Electronic Thesis and Dissertation Repository

Degree

Doctor of Philosophy

Program

Biomedical Engineering

Supervisor

James C. Lacefield

Abstract

Operator-dependent instrument settings and the likelihood of image artifacts are two challenges for reliably using three-dimensional (3-D) power Doppler angiography in flow depiction and quantification applications.

To address the operator-dependent settings challenge, an automated method for wall filter cut-off selection, the wall filter selection curve (WFSC) method, was developed using flow-phantom images. The flow-phantom WFSCs guided the development of a theoretical signal model relating color pixel density (CPD) and wall filter cut-off frequency. Simulations using the theoretical model were used to define criteria for the WFSC method to be applied to unprocessed power Doppler signals from 3-D vasculature. The adapted WFSC method was combined with a 3-D skeletonization and vessel network reconstruction method to present a two-stage processing method aimed at improving vascular detection, visualization and quantification. The two-stage method was evaluated using two in vivo models; a murine tumor model was used to test the performance of the method in a flow quantification application and a chick embryo chorioallantoic membrane (CAM) model was used to evaluate the method’s value for flow depiction applications.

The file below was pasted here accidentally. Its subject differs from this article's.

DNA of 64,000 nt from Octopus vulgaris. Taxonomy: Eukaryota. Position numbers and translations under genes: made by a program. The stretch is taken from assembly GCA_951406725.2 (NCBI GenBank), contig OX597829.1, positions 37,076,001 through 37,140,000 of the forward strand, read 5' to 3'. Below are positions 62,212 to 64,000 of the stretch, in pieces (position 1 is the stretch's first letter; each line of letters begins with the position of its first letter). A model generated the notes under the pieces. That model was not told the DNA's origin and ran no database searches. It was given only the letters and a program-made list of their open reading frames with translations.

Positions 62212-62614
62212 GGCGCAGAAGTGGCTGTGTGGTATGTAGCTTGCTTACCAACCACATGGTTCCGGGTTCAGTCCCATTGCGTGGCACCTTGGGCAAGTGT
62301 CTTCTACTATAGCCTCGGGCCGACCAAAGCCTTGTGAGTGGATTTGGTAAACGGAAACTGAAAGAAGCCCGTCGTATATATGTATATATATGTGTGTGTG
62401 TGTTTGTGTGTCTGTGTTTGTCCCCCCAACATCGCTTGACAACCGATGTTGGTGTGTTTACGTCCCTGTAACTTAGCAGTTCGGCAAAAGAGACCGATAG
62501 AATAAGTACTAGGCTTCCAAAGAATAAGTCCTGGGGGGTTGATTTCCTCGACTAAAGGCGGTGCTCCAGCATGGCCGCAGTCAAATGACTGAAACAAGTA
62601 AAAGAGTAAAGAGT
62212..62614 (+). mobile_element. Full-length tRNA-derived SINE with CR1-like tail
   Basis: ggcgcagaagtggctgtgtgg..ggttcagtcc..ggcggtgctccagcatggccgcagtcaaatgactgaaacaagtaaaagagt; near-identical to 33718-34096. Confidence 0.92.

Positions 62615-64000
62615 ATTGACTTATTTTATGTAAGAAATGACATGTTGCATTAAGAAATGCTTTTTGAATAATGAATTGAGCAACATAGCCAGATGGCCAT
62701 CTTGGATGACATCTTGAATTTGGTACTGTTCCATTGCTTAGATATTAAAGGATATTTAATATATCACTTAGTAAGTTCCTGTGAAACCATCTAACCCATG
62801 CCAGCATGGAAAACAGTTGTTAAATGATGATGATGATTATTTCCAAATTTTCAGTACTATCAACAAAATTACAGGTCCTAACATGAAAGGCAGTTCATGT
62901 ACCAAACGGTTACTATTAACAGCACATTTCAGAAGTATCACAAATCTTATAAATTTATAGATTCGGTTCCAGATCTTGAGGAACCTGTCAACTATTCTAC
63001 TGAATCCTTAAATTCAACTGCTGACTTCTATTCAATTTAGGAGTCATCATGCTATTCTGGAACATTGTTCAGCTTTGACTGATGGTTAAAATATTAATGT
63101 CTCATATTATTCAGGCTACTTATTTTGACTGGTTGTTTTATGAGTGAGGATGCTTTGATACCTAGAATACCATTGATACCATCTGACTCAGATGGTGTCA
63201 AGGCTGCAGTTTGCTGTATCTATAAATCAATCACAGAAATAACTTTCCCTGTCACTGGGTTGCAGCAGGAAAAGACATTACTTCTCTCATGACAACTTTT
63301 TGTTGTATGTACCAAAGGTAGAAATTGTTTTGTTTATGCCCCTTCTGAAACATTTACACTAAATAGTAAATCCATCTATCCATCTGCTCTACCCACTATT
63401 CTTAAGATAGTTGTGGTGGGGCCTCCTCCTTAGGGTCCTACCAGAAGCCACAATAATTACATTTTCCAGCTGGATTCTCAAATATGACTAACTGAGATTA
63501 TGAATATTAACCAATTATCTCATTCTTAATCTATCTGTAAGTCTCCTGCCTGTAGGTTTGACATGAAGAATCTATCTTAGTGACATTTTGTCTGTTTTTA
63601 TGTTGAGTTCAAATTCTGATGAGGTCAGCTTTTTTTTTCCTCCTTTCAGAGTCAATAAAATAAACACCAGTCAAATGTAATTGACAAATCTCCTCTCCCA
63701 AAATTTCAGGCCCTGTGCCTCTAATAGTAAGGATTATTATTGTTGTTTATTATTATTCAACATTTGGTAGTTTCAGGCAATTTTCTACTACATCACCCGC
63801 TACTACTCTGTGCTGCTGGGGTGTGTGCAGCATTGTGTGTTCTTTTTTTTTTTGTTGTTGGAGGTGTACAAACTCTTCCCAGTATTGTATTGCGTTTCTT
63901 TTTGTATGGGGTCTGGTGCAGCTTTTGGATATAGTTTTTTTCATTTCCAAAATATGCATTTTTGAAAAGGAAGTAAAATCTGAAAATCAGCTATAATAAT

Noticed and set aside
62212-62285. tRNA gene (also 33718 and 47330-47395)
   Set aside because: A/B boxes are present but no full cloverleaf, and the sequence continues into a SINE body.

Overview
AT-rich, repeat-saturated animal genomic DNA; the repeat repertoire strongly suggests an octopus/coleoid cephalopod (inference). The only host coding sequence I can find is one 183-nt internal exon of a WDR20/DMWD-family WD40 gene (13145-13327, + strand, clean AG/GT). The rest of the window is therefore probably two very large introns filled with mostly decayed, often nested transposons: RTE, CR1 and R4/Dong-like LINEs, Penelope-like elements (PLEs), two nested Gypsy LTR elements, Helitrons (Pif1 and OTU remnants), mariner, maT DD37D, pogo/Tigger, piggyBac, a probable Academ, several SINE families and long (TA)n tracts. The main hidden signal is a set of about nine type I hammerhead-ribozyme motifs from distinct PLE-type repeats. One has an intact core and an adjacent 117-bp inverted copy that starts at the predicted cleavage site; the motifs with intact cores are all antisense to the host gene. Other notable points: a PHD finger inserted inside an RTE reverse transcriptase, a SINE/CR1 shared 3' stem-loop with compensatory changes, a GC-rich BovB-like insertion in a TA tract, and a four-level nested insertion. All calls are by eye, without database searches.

Applying the WFSC method to flow-phantom images improved vessel delineation and vascular quantification to within 3% of the vascular volume fraction of the phantom. Criteria for the WFSC method from the simulations were to assess at least 100 cut-off frequencies and that the CPD variability should be less than 5% to ensure quantification accuracy. Large variations in the cut-off frequency selected using the WFSC among images acquired at different time points and across different animals in the murine tumor model signified the relevance of spatially and temporally adjusting the cut-off frequency. The two-stage method improved visualization of the vascular network and significantly reduced artifacts in both the tumor and CAM models in comparison to images using conventional Doppler processing. In the CAM model, vessel diameters measured in two-stage processed images were more accurate than measurements in images exported from a commercial scanner. The proposed signal processing methods increase accuracy and robustness of qualitative and quantitative studies using 3-D power Doppler angiography to assess vascular networks for flow depiction and quantification.